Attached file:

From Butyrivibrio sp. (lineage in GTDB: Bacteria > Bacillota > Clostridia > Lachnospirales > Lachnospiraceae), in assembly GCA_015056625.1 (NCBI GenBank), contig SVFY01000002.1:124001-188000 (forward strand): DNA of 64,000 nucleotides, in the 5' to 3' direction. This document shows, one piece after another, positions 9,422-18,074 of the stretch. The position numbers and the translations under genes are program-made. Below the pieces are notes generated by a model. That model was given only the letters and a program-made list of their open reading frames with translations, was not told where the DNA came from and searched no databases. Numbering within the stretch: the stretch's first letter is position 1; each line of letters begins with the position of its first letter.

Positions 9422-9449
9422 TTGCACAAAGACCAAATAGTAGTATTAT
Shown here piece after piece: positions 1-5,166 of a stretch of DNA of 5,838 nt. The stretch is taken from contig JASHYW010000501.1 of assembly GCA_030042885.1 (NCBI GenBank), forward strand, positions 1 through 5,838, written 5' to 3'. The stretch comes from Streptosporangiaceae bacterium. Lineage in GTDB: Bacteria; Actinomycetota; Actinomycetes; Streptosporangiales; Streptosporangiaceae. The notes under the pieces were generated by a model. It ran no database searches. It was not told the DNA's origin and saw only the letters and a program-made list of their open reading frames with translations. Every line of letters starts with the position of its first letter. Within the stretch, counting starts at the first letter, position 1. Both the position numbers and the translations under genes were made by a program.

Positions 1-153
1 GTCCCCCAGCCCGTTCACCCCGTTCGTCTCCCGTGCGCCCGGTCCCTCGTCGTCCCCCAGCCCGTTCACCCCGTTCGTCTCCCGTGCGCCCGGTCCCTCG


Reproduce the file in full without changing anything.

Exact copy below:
From Butyrivibrio sp. (lineage in GTDB: Bacteria > Bacillota > Clostridia > Lachnospirales > Lachnospiraceae), in assembly GCA_015056625.1 (NCBI GenBank), contig SVFY01000002.1:124001-188000 (forward strand): DNA of 64,000 nucleotides, in the 5' to 3' direction. This document shows, one piece after another, positions 9,422-18,074 of the stretch. The position numbers and the translations under genes are program-made. Below the pieces are notes generated by a model. That model was given only the letters and a program-made list of their open reading frames with translations, was not told where the DNA came from and searched no databases. Numbering within the stretch: the stretch's first letter is position 1; each line of letters begins with the position of its first letter.

Positions 9422-9449
9422 TTGCACAAAGACCAAATAGTAGTATTAT
Shown here piece after piece: positions 1-5,166 of a stretch of DNA of 5,838 nt. The stretch is taken from contig JASHYW010000501.1 of assembly GCA_030042885.1 (NCBI GenBank), forward strand, positions 1 through 5,838, written 5' to 3'. The stretch comes from Streptosporangiaceae bacterium. Lineage in GTDB: Bacteria; Actinomycetota; Actinomycetes; Streptosporangiales; Streptosporangiaceae. The notes under the pieces were generated by a model. It ran no database searches. It was not told the DNA's origin and saw only the letters and a program-made list of their open reading frames with translations. Every line of letters starts with the position of its first letter. Within the stretch, counting starts at the first letter, position 1. Both the position numbers and the translations under genes were made by a program.

Positions 1-153
1 GTCCCCCAGCCCGTTCACCCCGTTCGTCTCCCGTGCGCCCGGTCCCTCGTCGTCCCCCAGCCCGTTCACCCCGTTCGTCTCCCGTGCGCCCGGTCCCTCG